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Sulfuric Acid Pump Internal Corrosion Broken Shaft, Cause Analysis

"Sulfuric Acid Pump Internal Corrosion Broken Shaft, Cause Analysis"


Figure 1 Sectional view of the hydraulic end of the first-stage sulfuric acid pump



Figure 2 Comparison of damaged shaft and intact shaft


Figure 3 Effect of sulfuric acid on carbon steel corrosion



Figure 4 The corroded auxiliary impeller

Figure 5 The seal width of the impeller keyway



Figure 6 Comparison of metal sulfuric acid resistance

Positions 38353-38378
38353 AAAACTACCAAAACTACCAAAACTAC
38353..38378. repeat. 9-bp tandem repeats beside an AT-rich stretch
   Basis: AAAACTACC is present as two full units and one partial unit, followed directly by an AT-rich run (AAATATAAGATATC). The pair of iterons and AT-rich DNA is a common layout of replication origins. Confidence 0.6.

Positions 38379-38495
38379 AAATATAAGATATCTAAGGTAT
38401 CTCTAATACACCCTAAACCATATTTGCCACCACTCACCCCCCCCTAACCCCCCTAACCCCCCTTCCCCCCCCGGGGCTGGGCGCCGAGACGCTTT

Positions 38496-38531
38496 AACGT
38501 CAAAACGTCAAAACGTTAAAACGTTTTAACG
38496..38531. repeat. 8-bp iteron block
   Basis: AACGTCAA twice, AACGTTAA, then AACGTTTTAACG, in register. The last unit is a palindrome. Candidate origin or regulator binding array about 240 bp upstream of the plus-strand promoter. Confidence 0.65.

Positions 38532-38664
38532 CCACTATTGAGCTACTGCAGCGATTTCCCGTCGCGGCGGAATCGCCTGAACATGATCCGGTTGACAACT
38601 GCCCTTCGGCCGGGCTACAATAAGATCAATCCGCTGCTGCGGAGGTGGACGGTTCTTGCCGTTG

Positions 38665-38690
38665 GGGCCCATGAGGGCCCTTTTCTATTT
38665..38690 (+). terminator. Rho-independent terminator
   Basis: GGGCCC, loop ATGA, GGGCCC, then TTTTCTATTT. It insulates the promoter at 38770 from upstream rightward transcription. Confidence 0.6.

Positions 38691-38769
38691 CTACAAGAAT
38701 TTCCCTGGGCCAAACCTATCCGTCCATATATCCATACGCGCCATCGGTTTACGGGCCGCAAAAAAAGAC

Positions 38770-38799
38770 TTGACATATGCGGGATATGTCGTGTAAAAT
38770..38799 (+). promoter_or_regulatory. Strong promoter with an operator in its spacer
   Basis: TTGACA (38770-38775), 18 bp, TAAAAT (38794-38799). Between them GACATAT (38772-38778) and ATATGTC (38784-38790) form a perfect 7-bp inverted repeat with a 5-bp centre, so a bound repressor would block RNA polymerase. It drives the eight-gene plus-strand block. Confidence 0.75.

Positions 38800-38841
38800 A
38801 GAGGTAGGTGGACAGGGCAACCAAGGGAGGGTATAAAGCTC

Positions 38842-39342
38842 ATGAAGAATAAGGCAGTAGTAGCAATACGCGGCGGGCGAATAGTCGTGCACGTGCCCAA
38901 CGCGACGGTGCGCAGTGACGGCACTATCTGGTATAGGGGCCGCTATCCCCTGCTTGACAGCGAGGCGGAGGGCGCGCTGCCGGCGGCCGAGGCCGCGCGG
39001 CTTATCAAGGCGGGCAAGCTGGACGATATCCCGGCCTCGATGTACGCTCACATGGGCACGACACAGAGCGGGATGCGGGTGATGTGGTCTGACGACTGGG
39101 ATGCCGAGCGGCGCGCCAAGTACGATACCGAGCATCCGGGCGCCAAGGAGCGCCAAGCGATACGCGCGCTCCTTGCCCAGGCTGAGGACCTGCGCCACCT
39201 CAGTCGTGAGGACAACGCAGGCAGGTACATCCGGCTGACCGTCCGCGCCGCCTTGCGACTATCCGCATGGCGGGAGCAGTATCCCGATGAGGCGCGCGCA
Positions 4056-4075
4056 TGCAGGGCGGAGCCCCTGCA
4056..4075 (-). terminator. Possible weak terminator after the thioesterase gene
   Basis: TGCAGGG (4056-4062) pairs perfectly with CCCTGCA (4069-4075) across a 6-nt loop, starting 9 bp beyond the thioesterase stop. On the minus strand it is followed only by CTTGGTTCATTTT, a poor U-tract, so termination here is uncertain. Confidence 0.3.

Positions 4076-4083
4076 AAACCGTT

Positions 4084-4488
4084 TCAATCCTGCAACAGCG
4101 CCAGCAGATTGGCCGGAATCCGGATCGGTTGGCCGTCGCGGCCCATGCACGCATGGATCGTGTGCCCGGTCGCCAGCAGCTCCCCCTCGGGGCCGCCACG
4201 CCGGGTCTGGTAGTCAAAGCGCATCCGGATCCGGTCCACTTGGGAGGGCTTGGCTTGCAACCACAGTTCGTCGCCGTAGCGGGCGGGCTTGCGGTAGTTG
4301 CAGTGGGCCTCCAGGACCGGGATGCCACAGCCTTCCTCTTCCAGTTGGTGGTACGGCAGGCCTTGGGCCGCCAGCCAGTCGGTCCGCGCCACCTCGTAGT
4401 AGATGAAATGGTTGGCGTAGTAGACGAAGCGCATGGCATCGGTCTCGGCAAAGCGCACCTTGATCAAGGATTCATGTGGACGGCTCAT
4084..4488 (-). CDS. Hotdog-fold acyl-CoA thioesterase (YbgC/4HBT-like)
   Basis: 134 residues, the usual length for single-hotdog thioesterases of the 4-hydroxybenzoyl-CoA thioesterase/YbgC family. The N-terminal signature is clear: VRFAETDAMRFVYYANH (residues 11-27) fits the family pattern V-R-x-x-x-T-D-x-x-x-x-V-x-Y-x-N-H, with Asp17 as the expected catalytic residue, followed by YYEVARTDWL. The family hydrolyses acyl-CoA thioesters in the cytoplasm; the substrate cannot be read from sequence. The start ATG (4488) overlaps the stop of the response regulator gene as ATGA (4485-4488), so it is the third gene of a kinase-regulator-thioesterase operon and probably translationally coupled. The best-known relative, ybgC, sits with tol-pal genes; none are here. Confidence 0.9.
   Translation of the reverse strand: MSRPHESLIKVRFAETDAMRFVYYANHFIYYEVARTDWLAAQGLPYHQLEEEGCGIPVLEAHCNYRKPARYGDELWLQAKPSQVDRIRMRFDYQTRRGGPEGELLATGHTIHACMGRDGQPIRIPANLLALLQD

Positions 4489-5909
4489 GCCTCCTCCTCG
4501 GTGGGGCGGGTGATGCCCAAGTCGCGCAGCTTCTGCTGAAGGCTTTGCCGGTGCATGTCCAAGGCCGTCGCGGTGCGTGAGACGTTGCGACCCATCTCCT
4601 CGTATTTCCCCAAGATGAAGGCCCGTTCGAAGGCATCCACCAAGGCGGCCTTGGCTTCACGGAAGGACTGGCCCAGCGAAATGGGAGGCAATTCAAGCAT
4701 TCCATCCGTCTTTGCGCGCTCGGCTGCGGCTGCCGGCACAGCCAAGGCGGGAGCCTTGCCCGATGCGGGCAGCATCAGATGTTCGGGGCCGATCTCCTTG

Tantalum is the most corrosion-resistant metal available today, and it is inert to almost all organic and inorganic compounds. Its corrosion resistance is very similar to glass in that neither is suitable for hydrofluoric acid and hot alkali applications. Therefore, tantalum is commonly used with glass-lined steel reactors as patches, dip tubes, pipes, and overhead condensers.

Tantalum is inert to sulfuric and hydrochloric acid at all concentrations below 300°F. Temperatures up to 400°F have little effect, while tantalum is typically used below 500°F. Tantalum is not attacked by nitric acid at concentrations up to 98% and at temperatures of at least 212°F. Tantalum has proven itself to be completely inert in many applications. Some heat exchanger units have been in continuous use in multi-product research environments for over 40 years without gasket replacement.